Making your CD-ROM drive available from DOS
Unlike Windows 9x and later versions of Windows, MS-DOS and Windows 3.x do not inherently recognize CD-ROM drives. They need to be supplied with a third-party driver for the CD-ROM drive.
First, find your CD-ROM driver disk. It should have come with the drive. If not, get one from the manufacturer. You probably won't be able to get the drive to work in DOS without this disk.
Now check out the disk and find the file on it with a .SYS extension. There'll probably be only one. This is the drive's DOS device driver. (Note that if you view the driver disk in Windows Explorer, you may not be able to see the file because Explorer hides files with a .SYS extension by default.)
Copy the .SYS file to your boot disk's root directory (usually, your boot disk is your hard disk unless you're using a boot floppy). Then add a line to your CONFIG.SYS which looks like this:
(Of course, use the actual driver file's name instead of DRVRNAME.SYS.) The text after the /D: switch is the actual device name that will be loaded into resident memory. You can make this anything you want, although in typical usage, the first CD-ROM drive's driver got a device name of MSCD000, the second one was MSCD001, and so on.
Once that's done, add a line to your AUTOEXEC.BAT which looks like this:
MSCDEX /V /D:MSCD000 /M:10
Your CD-ROM drive should now be available in DOS when you reboot.
MSCDEX.EXE is a standard DOS/Windows command which comes with the operating system, although of course it didn't come with earlier versions of DOS either, meaning you may need to get MSCDEX.EXE as well if it didn't come with your OS.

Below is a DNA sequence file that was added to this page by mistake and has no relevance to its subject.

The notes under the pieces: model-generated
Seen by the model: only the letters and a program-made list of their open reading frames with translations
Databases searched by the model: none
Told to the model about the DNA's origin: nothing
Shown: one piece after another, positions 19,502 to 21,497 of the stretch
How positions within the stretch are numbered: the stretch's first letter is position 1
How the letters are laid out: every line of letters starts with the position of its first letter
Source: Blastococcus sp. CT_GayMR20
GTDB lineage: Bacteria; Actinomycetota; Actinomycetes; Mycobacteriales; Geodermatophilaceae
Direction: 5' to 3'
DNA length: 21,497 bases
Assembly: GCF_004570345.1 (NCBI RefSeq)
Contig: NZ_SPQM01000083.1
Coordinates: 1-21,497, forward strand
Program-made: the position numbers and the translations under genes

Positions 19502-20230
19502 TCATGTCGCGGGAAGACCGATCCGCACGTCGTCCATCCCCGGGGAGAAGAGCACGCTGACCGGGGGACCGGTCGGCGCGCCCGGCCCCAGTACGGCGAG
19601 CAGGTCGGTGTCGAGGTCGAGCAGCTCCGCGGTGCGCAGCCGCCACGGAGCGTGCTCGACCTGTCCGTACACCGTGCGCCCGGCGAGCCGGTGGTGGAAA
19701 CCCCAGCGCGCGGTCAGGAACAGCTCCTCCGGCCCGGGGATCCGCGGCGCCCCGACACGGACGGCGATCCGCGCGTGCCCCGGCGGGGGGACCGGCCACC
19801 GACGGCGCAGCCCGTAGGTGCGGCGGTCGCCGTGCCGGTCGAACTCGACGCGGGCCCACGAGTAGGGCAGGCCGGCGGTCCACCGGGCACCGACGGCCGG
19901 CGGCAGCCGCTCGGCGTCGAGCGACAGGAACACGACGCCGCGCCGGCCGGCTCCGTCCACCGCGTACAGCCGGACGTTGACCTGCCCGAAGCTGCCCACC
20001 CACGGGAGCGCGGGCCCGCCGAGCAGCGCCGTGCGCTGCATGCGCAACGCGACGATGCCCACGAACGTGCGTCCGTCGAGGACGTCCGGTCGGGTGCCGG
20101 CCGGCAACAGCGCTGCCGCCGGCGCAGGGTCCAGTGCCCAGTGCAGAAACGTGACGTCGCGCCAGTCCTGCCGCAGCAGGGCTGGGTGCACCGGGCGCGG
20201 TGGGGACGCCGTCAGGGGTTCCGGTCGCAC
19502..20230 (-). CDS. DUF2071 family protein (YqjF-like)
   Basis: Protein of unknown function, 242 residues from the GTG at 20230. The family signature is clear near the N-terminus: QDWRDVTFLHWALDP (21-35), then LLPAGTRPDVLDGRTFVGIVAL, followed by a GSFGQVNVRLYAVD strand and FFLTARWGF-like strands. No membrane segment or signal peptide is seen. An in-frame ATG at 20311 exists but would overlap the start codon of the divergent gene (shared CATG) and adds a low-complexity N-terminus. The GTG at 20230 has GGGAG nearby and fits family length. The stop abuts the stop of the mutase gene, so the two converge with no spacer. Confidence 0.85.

In the event that your CD-ROM drive did not come with a DOS driver (unfortunately, most don't these days), you may be able to get the drive to work using one of the "generic" drivers which come with Windows. There are four (4) of them, and their file names are ASPICD.SYS, OAKCDROM.SYS, BTCDROM.SYS, and FLASHPT.SYS. Most CD-ROM drives from the DOS era can be made to work in DOS with one of these drivers.
Once you've gotten your CD-ROM drive working in DOS, you may find that the device driver plus MSCDEX take up a lot of memory when loaded. To free up some memory when you're not using these drivers, I would recommend commenting out the lines for these items in your CONFIG.SYS and AUTOEXEC.BAT files by adding "REM " (including the space at the end) at the beginning of each line, then rebooting. This will cause the lines to not run, and is preferable to deleting the lines entirely, since when you want your CD-ROM drive available again, you can simply delete the REMs and reboot instead of having to enter the entire lines into the configuration files again.
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